I am a slow writer. Others may set daily word targets of hundreds or thousands, I take comfort in a quote from James Joyce, who famously despaired over his output. A friend asked how many words he had written that day, ‘seven,’ said Joyce, ‘but I’m not sure what order they should go in.’ I hate writing a first draft, absolutely hate it. The words are squeezed out, like blood from a stone. My dog likes this stage best - I get frustrated; on go my walking boots and we head up to the mountains. Once I have a rough, lumpen amalgamation of all the wrong words in mostly the wrong order, my mood improves. The vocabulary, syntax, metaphor, and pace can begin to take shape during the course of many, many re-writes. Then, I am totally absorbed, and the dog waits, nose between paws, sighing extravagantly.
Solitary Creatures is based on a premise of anthropomorphism and zoomorphism, not as diametrically opposed, but as a fluid continuum, an ebb and flow of characteristics. The Pigliucci quote allowed me to indulge my fascination for unlovely creatures, and for the nocturnal, and the crepuscular. The dark is a world of ‘otherness’ the unseen, closeted, hidden, secret, buried. Things on the periphery of our thoughts. Perhaps the unthinkable – but of course there is no such thing.
The bar is inspired by a real place. I lived, temporarily, in a part of London not yet transformed by artisan bakeries and craft distilleries. I thought I would miss my natural habitat, but far from being an inert place of concrete and anti-climb paint, I found the city teemed with wildlife. There was a bar on the corner of the street, fly-posted and painted shades of black. Walking past in the daytime, you might assume it was boarded up and derelict. At night, the door opened, people came and went, exotic creatures. Shards of coloured light escaped, moths fluttered, bats swooped, and the pollard planes that erupted through the pavement seemed to dance to a hypnotic beat. It reminded me of the Star Wars bar on Tattooine. There was an exhilarating precariousness to it; I slipped in from time to time and rubbed shoulders with a good many toads.
Jupiter Jones, March 2019
Jupiter was the overall winner of the Wild Words Winter Solstice Writing Competition 2018, with this story…
“We may be particular animals with very special characteristics, but we’re animals nonetheless” -M.Pigliucci
My last boyfriend was a cold fish. After he left me dangling once too often, I said, enough is enough. I stayed home, minding my own business. Eventually of course, such bloody-minded resolve wore thin and I felt inclined to venture out in my dancing shoes.
So here I am, back in this old haunt with its with high stools, dark corners, and venom on-tap. I slip in, unobtrusively. Experimental music thrums, it is late, the place is only just coming alive. I sit at the bar on one of the very tallest stools and I watch the watchers; the predatory ones feigning disinterest; the crepuscular ones kerb-crawling the dancefloor. And the strutters, doing what they do, and dressed to kill. I watch the chameleons and chancers eyeing the VIP tank where the stakes are high. Too high for me.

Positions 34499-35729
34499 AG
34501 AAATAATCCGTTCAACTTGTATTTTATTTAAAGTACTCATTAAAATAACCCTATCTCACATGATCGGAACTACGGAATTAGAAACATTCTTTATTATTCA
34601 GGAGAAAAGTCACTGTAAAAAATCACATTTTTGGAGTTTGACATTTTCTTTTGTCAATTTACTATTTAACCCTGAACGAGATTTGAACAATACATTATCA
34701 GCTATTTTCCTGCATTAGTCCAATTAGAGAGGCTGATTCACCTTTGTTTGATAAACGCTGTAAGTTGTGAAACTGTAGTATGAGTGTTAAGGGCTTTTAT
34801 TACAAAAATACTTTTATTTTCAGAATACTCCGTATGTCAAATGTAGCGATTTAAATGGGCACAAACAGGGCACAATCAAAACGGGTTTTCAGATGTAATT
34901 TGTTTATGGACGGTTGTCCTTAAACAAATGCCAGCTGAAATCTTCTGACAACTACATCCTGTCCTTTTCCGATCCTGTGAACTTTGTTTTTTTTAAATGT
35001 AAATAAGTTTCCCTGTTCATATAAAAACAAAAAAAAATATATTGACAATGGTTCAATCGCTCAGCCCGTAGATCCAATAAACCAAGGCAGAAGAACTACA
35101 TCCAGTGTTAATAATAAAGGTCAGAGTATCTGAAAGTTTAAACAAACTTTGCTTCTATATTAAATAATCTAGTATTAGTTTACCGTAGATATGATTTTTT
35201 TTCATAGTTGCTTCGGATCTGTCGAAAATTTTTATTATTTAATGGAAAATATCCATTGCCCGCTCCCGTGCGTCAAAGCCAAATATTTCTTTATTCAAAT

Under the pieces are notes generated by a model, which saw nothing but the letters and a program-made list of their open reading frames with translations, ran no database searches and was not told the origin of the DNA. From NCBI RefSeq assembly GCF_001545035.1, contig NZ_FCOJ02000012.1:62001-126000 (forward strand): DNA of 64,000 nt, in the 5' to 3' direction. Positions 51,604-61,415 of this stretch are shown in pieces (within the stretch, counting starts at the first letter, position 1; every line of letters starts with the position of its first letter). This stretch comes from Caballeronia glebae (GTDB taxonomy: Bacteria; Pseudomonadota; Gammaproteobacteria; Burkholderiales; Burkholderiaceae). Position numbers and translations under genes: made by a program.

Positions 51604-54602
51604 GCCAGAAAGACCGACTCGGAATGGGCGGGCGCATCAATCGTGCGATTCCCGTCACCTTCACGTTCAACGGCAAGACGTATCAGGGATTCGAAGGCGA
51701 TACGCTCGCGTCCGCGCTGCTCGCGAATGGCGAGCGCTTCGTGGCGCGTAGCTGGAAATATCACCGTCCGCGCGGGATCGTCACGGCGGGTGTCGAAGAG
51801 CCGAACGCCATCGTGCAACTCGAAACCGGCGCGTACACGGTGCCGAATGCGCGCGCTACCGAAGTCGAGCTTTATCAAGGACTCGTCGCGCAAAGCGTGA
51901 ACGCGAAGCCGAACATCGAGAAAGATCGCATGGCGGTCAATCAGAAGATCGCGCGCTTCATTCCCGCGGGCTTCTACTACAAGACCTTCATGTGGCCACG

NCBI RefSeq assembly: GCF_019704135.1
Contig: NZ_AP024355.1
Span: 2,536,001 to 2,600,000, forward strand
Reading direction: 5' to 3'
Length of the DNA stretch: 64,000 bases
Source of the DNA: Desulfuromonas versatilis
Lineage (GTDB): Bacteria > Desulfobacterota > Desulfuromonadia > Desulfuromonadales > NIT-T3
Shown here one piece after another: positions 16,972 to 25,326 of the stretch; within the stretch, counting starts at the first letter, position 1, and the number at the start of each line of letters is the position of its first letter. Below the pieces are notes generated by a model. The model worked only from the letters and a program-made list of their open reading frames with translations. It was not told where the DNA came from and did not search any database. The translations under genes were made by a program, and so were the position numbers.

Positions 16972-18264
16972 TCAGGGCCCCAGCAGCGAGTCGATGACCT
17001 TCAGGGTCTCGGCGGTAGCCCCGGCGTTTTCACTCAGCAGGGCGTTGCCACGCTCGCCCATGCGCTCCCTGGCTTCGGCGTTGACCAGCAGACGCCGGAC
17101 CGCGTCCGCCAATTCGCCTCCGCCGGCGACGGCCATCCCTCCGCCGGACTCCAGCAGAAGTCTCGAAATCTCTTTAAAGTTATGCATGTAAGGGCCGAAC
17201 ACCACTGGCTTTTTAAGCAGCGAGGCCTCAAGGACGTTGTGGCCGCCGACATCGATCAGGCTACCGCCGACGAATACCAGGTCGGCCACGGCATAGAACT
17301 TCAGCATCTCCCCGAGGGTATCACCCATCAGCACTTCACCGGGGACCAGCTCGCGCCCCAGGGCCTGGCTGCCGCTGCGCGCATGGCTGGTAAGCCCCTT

If you came here, if you were the type, or maybe even if you just stumbled upon it by accident, you would see that we, the in-crowd if you like, have nothing at all in common but our singularity. We are not from the herds or flocks or colonies. We do not huddle together for warmth. We are not lonely. No, we are the solitary kind, the prowlers and slinkers. But even such as we are sporadically driven by the urge to mate, or dominate, to replenish our larders. We come here or somewhere like it; a watering hole of sorts, a gene pool. We make connections, no strings.
I check the time. I am almost late. A shadow falls.
‘You waitin for someone darlin?’
I lie, and he sees right through me with his cold-war eyes.
‘I get you anuvver drink, keep you company, yes?’
‘No thank you.’
He waves at the barman, gestures a bottle, two glasses. I cross my speckled legs and flicker my eyes over him. Not flirting but risk assessment. His accent is a mash-up, eastern European and south of the river. Something in construction, or excavation, probably. Thick-set, bristly; a badger. I imagine him rooting through soil and leaf mould for earthworms or centipedes. Slurping, chewing. I am disgusted. Badgers are omnivores; indiscriminate opportunists. This one would not turn up his snout at a tasty arachnid like me. A dainty morsel, hardly more than an amuse bouche. I try to catch sight of his teeth, perhaps that makes me appear attentive. And the wine is really very good.
He is from Lithuania. He is allergic to penicillin. He quizzes me about my childhood, places I have travelled to, books I have read, all the cars I have ever owned. I spin, I weave. Some of what I tell is the truth. Feeling fickle over the option to ensnare this badger, I steal glances at his meaty paws, tools of his trade. I imagine being scooped.
He leans in, conspiratorially;
‘Go on, you was waitin for someone, yes?’
‘No.’ A half-smile.
A half-truth. I had arranged to meet someone, just not here, not in this bar.
He wraps a paw around my shoulder.
Inside, my silk squirms in anticipation, a web to spin, a dark place to winter. He will have fleas of course. He will scratch and bite and snore in the day.
And across town, in another bar, another bar with high stools and an equally disparate and singular clientele, someone else checks the time, one more time, the last time for sure. He is unsurprised, unruffled, after all, no strings. He turns his head, looking over his shoulder, catches his reflection in the glass, preens his sloe-black feathers, and with eyes sparkling with malice, looks about him for carrion.